View Article and Find Full Text PDF

Download full-text PDF

Source
http://dx.doi.org/10.1098/rsos.201788DOI Listing
http://www.ncbi.nlm.nih.gov/pmc/articles/PMC8074979PMC
March 2021

Differential Contributions of DNA-Binding Proteins to Polycomb Response Element Activity at the Drosophila giant Gene.

Genetics 2020 Mar;214(3):623-634

Department of Biological Sciences, Southern Methodist University, Dallas, Texas 75275-0376.

Polycomb-group (PcG) proteins utilize epigenetic mechanisms to maintain the transcriptional silence of target genes. Recruitment of Drosophila PcG proteins to target genes requires the presence of a Polycomb Response Element (PRE). Some PcG target genes, including... Polycomb-group (PcG) proteins are evolutionarily conserved epigenetic regulators whose primary function is to maintain the transcriptional repression of target genes. Recruitment of Drosophila melanogaster PcG proteins to target genes requires the presence of one or more Polycomb Response Elements (PREs). The functions or necessity for more than one PRE at a gene are not clear and individual PREs at some loci may have distinct regulatory roles. Various combinations of sequence-specific DNA-binding proteins are present at a given PRE, but only Pleiohomeotic (Pho) is present at all strong PREs. The giant (gt) locus has two PREs, a proximal PRE1 and a distal PRE2. During early embryonic development, Pho binds to PRE1 ∼30-min prior to stable binding to PRE2. This observation indicated a possible dependence of PRE2 on PRE1 for PcG recruitment; however, we find here that PRE2 recruits PcG proteins and maintains transcriptional repression independently of Pho binding to PRE1. Pho-like (Phol) is partially redundant with Pho during larval development and binds to the same DNA sequences in vitro. Although binding of Pho to PRE1 is dependent on the presence of consensus Pho-Phol-binding sites, Phol binding is less so and appears to play a minimal role in recruiting other PcG proteins to gt. Another PRE-binding protein, Sp1/Kruppel-like factor, is dependent on the presence of Pho for PRE1 binding. Further, we show that, in addition to silencing gene expression, PcG proteins dampen transcription of an active gene.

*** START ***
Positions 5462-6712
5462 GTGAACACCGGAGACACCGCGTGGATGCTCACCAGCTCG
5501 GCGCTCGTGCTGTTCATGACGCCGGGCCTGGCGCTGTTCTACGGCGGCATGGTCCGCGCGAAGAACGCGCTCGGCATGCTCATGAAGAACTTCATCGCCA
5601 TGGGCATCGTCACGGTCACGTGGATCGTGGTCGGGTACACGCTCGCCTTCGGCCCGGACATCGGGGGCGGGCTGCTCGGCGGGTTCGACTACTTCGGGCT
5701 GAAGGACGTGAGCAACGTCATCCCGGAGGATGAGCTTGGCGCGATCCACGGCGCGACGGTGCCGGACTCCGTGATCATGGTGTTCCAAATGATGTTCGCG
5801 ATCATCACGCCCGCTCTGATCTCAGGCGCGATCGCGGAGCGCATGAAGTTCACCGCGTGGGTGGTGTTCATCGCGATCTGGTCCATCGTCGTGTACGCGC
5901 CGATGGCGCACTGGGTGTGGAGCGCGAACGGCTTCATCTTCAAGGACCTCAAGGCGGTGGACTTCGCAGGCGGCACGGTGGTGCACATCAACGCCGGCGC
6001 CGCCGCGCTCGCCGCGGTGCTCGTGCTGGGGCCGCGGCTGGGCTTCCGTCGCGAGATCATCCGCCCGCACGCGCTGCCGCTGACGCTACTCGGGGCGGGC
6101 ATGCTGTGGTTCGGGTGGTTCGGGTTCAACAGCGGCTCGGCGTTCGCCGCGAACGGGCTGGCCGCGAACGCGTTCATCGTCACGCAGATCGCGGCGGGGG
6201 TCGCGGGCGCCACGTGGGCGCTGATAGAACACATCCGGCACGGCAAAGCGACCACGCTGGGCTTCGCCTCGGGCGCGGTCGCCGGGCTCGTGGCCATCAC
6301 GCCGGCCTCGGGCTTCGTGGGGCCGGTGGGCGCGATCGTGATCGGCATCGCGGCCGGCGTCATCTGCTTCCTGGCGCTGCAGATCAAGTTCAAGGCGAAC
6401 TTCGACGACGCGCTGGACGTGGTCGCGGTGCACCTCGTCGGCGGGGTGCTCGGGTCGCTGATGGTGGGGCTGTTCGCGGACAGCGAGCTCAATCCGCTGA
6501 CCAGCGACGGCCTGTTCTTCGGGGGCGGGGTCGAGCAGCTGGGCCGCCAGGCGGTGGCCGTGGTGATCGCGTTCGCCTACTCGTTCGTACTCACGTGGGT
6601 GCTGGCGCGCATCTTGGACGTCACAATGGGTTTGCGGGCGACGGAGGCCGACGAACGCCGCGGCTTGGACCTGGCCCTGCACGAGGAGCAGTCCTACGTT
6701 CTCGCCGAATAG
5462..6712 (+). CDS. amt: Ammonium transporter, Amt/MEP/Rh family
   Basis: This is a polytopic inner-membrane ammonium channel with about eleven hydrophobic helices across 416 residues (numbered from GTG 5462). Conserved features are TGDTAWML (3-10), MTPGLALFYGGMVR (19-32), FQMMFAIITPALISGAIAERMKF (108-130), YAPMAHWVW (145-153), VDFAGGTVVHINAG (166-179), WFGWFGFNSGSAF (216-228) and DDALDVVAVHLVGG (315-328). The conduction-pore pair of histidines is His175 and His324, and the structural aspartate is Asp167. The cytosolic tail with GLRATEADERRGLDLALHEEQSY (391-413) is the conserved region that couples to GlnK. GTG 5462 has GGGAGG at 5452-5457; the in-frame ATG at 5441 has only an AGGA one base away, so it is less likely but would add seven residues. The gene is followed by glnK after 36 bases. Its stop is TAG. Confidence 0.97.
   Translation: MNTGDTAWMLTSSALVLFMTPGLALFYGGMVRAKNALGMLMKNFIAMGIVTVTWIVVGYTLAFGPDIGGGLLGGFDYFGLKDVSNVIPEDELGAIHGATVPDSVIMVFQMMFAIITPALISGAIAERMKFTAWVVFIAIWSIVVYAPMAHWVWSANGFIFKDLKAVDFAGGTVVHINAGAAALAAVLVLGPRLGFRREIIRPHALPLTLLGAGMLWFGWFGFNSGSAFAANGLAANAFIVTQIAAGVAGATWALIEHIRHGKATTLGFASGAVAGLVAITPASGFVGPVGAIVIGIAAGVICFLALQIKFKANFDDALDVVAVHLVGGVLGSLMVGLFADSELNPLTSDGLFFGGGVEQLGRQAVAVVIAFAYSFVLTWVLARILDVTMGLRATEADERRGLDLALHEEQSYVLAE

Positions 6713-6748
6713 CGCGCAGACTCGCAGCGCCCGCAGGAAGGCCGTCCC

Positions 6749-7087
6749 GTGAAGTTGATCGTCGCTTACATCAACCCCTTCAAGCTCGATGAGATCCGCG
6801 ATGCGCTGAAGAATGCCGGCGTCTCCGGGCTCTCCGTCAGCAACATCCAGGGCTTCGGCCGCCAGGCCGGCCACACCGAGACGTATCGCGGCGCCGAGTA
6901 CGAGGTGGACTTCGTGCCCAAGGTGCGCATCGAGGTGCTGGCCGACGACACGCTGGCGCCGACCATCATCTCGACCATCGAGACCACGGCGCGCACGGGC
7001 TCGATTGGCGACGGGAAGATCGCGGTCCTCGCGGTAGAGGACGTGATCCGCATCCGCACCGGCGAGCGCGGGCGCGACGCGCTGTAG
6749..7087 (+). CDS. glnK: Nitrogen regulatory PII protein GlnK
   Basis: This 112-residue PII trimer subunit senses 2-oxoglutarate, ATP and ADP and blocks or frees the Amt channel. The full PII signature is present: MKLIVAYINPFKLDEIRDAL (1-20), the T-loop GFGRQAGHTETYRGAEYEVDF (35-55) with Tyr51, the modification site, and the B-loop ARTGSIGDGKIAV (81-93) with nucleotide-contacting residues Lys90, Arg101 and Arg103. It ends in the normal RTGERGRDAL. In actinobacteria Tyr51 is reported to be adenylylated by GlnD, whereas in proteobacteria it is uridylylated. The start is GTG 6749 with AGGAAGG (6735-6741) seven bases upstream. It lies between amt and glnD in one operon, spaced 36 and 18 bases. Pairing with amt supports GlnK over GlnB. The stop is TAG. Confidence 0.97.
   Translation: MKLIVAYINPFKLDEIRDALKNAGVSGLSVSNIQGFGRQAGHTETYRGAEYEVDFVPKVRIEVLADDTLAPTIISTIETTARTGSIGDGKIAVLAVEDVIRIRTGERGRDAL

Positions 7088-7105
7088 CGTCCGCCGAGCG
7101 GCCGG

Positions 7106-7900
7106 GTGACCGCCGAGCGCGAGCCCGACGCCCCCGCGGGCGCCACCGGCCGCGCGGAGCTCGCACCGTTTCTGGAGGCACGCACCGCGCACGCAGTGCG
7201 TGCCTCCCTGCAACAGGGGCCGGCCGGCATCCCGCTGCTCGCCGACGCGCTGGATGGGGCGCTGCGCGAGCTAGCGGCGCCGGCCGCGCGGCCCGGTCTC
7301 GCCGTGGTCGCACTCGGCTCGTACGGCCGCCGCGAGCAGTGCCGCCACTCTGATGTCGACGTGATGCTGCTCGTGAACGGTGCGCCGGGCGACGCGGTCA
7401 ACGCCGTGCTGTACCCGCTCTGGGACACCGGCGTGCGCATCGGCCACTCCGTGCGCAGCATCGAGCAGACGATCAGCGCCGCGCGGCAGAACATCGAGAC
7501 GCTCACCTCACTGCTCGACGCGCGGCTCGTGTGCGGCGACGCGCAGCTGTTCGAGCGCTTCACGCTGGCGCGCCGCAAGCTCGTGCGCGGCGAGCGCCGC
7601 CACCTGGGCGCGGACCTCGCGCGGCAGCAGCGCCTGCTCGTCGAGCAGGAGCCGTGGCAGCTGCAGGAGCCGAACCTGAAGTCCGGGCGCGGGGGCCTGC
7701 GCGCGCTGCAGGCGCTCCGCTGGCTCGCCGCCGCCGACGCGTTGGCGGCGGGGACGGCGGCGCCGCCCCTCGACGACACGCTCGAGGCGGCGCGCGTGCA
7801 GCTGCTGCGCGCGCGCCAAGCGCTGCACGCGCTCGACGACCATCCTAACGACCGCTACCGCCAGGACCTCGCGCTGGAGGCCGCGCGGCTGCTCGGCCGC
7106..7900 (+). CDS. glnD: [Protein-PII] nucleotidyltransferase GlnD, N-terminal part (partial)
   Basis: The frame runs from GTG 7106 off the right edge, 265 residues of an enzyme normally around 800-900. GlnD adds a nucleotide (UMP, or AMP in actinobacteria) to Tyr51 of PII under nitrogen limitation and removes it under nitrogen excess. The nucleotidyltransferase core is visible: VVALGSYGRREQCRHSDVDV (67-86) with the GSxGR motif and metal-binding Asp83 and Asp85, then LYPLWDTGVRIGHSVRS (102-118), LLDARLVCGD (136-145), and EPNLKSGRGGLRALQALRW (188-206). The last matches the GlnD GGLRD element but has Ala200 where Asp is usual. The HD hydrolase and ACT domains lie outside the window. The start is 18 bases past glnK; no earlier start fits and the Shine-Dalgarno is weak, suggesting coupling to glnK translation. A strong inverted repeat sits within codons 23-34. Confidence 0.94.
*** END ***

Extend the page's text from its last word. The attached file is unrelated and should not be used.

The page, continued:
View Article and Find Full Text PDF

Download full-text PDF

Source
http://dx.doi.org/10.1534/genetics.119.302981DOI Listing
March 2020

Community health workers and care of older adults: How to learn what we need to know.

J Am Geriatr Soc 2021 May 5. Epub 2021 May 5.

Department of Psychiatry and Behavioral Sciences, University of Washington School of Medicine, Seattle, Washington, USA.

View Article and Find Full Text PDF

Download full-text PDF

Source
http://dx.doi.org/10.1111/jgs.17186DOI Listing
May 2021